It sounds like everybody had lots of fun.

It’s interesting though to get Heidfeld’s take on the S1000RR.  I’m sure it’s a fantastic street bike.  But the real racing bike must be super-sweet to ride in comparison.

Kawasaki Goes High-Tech

Kawasaki is reported to be working on some high-tech additions to the Concours14/GTR-1400 for the upcoming model year.

Kawasaki HUD System
Kawasaki HUD System

They won’t be officially unveiled until later this year.  I don’t know when.  It was supposed to be at the Paris Motorcycle show in October, but that event has been canceled.

Anyway, the new additions include an infrared night vision system, and a heads-up display for riders.

The heart of the system is a pair of infrared cameras mounted on the front of the bike. They allow the rider to “see” about 300 meters ahead of the bike, which is well beyond the viewing distance provided by the headlights. Not only will the system be able to find a heat signature before the rider is able to see it, but it will also provide an audible alarm to the rider. This will keep focus on the road rather than the gauge cluster.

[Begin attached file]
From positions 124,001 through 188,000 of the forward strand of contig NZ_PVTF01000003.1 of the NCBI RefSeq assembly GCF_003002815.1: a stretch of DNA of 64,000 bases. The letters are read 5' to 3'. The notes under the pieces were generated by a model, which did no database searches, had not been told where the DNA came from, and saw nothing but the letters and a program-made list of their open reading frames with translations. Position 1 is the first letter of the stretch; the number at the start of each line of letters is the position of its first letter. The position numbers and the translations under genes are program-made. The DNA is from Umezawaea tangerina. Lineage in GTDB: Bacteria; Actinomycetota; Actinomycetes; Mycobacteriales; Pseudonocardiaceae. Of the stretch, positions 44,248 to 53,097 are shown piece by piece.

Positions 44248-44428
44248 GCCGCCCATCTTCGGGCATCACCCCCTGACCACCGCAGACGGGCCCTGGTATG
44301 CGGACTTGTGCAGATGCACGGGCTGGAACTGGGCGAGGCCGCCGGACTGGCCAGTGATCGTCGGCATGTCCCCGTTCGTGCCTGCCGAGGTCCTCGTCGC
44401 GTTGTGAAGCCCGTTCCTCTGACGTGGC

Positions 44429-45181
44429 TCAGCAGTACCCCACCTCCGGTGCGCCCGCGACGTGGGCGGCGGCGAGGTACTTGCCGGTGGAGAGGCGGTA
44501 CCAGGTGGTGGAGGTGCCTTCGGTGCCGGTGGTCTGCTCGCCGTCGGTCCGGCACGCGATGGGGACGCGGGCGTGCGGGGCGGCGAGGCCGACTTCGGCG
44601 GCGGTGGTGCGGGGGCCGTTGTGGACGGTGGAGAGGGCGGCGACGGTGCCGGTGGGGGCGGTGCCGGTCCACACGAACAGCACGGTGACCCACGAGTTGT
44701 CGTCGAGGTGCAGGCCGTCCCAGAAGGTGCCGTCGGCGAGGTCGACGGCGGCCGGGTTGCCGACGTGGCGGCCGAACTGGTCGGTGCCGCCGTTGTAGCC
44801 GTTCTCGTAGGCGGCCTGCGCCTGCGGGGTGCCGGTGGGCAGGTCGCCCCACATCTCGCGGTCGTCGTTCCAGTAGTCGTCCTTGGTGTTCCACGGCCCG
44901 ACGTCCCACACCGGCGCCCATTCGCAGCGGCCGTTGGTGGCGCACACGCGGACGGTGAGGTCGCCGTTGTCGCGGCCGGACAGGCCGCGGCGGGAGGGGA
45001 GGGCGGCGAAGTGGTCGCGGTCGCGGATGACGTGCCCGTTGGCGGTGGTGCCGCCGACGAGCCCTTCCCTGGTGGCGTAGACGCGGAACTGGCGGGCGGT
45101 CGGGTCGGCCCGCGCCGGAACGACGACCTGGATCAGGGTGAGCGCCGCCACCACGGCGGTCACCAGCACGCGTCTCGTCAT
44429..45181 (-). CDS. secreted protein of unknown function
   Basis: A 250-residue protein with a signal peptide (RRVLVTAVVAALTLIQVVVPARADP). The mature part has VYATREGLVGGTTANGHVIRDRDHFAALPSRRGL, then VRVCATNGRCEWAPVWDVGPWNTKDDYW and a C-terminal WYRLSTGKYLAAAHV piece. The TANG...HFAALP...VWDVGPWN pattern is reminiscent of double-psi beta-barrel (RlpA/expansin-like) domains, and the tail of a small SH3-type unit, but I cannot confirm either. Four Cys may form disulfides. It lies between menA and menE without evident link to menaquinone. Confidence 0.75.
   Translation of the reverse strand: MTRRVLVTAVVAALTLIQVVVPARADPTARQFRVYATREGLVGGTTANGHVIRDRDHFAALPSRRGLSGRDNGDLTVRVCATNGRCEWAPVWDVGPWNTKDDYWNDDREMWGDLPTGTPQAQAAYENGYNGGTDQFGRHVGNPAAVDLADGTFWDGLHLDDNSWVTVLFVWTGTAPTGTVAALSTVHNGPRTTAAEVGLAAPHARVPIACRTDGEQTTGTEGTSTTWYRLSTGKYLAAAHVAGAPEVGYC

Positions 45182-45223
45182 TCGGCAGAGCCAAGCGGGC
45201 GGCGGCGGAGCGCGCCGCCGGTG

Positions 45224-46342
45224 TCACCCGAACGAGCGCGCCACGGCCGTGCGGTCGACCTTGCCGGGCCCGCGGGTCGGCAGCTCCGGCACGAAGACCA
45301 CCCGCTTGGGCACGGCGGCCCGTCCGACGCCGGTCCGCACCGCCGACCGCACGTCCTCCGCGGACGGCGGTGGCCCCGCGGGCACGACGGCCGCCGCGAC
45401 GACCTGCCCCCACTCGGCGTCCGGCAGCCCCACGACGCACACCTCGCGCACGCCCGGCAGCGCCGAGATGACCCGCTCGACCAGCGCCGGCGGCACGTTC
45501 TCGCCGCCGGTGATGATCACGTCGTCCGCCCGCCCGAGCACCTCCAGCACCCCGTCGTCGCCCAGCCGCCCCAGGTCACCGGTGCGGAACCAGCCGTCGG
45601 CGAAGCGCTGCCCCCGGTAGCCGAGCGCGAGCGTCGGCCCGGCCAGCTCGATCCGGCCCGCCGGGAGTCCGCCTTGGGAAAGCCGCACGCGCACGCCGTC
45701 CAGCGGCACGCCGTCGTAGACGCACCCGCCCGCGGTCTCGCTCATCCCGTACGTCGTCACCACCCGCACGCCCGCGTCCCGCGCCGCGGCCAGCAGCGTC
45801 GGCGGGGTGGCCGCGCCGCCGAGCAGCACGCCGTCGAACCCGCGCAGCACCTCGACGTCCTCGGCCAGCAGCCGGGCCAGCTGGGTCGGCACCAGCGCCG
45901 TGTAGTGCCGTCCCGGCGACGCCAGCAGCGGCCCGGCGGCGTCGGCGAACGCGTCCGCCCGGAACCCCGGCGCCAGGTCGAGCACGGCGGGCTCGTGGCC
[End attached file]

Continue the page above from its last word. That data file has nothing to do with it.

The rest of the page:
Aside from the night vision the Kawasaki Engineering team is also working to design a helmet mounted heads up display. If they are successful, it could be mean riders will rarely have to look away from the road to check their speed or whatever they are monitoring at the time. The current design is mounted on the exterior of the helmet, rather than being part of it, meaning it could quickly become a popular aftermarket accessory.

It’s also supposed to have a bluetooth hookup to the helmet HUD, so there won’t be any annoying wires or whatnot.

Maybe I should reconsider an earlier post.  If you’re gonna have the heads-up display, and the infrared night vision, you might as well spring for the Batman suit after all.

The Exploding RT, and Boxer Rumors

A reader from South Africa–isn’t the web just amazing!–has sent in an interesting story about his horrific run of bad luck with the R1200RT, and he also asks me an interesting question.  I thought I would address him in a new post instead of the comments.

Hi Dale,